Represent any GraphQL API as an interactive graph, with Voyager!

Articles on learning GraphQL often use a Star Wars data model. The following code block shows one such example GraphQL query.

{
  hero {
    name
    # Queries can have comments!
    friends {
      name
    }
  }
}

Note that the author of the GraphQL query is free to choose the data of interest from the available schema. This includes nested information, following the relationship of the data in the graph defined by the schema.

The result of the query above is returned as a JSON data-structure. This format is ideal for web-applications, but being such a simple structure it is ubiquitous across many applications nowadays.

As you can see below, the structure of the result is similar to the specification made in the query request. Only the requested data is returned.

{
  "data": {
    "hero": {
      "name": "R2-D2",
      "friends": [
        {
          "name": "Luke Skywalker"
        },
        {
          "name": "Han Solo"
        },
        {
          "name": "Leia Organa"
        }
      ]
    }
  }
}

That is really a very brief introduction to GraphQL queries.

Evolution of The Web

Web applications have evolved considerably in recent years due to the quickly evolving nature of web-browser technology. Browser-based applications known as Single Page Applications are common. These are often built using services provided directly with a single server through a web API.

Single Page Applications (SPA) can often be stand-alone. So much so that the term “Server-less computing” has been generally adopted to acknowledge that these new web-applications are different in nature. These applications can utilise the web APIs of a variety of servers, and GraphQL is easy to integrate, and can be significantly easier to consume.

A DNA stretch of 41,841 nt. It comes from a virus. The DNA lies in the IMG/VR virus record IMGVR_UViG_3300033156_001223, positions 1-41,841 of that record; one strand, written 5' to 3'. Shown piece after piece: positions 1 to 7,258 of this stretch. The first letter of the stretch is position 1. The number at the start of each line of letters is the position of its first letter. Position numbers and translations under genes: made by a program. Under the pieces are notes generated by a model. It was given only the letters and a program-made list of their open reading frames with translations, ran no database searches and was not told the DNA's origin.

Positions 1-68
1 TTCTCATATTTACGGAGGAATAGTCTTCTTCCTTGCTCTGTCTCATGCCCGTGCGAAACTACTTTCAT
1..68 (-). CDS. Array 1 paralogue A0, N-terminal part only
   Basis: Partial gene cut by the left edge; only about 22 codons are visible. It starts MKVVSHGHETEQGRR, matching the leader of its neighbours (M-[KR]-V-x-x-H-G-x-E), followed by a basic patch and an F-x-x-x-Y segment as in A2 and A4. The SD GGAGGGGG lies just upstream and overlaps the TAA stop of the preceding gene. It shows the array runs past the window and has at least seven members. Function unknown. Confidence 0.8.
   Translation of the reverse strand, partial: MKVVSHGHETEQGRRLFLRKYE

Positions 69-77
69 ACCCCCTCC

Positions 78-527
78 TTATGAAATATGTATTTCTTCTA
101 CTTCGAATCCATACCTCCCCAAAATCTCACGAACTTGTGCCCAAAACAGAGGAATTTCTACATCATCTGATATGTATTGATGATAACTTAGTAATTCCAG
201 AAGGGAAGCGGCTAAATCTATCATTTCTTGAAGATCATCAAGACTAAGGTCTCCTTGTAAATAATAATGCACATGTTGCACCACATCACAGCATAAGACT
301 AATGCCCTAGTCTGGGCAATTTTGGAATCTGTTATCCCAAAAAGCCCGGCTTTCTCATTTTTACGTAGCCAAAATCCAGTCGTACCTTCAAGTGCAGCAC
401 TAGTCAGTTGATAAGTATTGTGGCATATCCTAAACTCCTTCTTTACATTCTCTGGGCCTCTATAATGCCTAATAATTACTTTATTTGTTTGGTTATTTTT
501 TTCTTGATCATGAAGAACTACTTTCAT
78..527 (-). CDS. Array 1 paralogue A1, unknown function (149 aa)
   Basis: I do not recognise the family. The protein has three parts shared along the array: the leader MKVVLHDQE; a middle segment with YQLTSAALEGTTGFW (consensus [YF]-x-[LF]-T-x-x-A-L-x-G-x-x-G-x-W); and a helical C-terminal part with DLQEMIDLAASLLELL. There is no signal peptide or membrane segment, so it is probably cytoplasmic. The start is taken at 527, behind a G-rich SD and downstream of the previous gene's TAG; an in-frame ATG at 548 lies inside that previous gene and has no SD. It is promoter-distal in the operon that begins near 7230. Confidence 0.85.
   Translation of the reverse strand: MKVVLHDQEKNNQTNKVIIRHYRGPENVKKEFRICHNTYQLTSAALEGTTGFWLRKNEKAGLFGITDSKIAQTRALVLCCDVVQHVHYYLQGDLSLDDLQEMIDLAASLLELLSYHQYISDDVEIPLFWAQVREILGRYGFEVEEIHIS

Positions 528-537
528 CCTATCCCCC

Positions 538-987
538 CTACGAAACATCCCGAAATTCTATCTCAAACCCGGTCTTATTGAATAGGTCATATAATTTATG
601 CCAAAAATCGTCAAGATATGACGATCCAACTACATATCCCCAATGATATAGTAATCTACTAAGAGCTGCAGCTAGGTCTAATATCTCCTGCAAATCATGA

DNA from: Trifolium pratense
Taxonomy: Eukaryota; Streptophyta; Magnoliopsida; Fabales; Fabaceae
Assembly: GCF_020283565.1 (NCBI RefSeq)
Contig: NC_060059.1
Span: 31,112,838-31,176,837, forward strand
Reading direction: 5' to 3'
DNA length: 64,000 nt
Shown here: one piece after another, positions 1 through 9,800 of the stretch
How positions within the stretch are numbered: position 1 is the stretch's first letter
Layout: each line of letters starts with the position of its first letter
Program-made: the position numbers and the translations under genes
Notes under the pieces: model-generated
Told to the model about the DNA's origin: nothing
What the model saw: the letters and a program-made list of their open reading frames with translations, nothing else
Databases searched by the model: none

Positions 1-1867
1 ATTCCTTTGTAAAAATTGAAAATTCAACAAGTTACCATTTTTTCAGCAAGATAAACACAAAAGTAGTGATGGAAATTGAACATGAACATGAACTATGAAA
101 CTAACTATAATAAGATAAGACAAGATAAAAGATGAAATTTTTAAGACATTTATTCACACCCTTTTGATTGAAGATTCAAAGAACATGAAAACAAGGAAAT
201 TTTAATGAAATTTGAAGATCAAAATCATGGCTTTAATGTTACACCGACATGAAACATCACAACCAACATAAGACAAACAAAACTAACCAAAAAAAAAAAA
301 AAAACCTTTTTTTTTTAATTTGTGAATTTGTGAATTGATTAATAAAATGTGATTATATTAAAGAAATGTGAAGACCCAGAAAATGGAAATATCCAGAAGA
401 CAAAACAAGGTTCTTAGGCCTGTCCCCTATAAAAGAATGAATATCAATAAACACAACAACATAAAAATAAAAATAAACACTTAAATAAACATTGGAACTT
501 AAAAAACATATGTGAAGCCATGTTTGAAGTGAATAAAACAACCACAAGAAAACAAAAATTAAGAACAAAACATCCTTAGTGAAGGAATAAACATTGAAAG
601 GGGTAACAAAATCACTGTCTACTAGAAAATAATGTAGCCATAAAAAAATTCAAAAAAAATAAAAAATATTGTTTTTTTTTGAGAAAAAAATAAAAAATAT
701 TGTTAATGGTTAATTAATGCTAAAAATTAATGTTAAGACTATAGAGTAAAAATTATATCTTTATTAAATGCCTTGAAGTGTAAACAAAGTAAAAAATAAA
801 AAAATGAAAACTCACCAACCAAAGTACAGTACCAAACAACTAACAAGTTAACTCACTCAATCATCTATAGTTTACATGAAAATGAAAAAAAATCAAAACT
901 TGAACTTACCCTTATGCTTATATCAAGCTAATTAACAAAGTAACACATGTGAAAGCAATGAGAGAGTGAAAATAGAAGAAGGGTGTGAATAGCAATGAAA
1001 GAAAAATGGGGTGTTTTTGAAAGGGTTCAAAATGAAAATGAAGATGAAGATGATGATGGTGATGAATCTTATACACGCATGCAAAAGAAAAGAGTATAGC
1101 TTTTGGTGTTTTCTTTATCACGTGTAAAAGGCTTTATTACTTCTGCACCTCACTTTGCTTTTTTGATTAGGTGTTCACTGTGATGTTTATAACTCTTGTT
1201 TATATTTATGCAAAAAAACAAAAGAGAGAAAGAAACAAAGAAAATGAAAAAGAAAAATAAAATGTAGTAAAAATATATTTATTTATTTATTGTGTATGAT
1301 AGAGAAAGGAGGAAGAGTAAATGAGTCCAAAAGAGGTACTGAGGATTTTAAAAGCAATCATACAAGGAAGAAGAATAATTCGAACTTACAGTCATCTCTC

The Ubiquitous Web-API Standard In The Near Future

The growth of GraphQL adoption is remarkable.

Many current web-APIs are provided using REST principles. The REST API style was at least easier to use than some competing alternatives such as SOAP, in the earlier days of the Internet.

It may be fair to say that GraphQL is the better REST. GraphQL really feels like a big leap forward. It is a great example of the evolving nature of the technology landscape, where new technologies succeed in improving the efficiency of delivering and maintaining applications.

Perhaps one day we’ll see a better GraphQL. More likely we will see further advances built on these foundations.

GraphQL is a big step in the right direction, and very much worth adopting.

Other Companies Using GraphQL

Many well-known companies are already using GraphQL.

See more companies listed on Who’s Using GraphQL.

Build a GraphQL API!

TiePy can help you build great GraphQL APIs, and integrated applications. Get in touch.

TiePy Ltd, Director and Software Developer. You can read more posts by me on the DomainDriven.Dev Blog.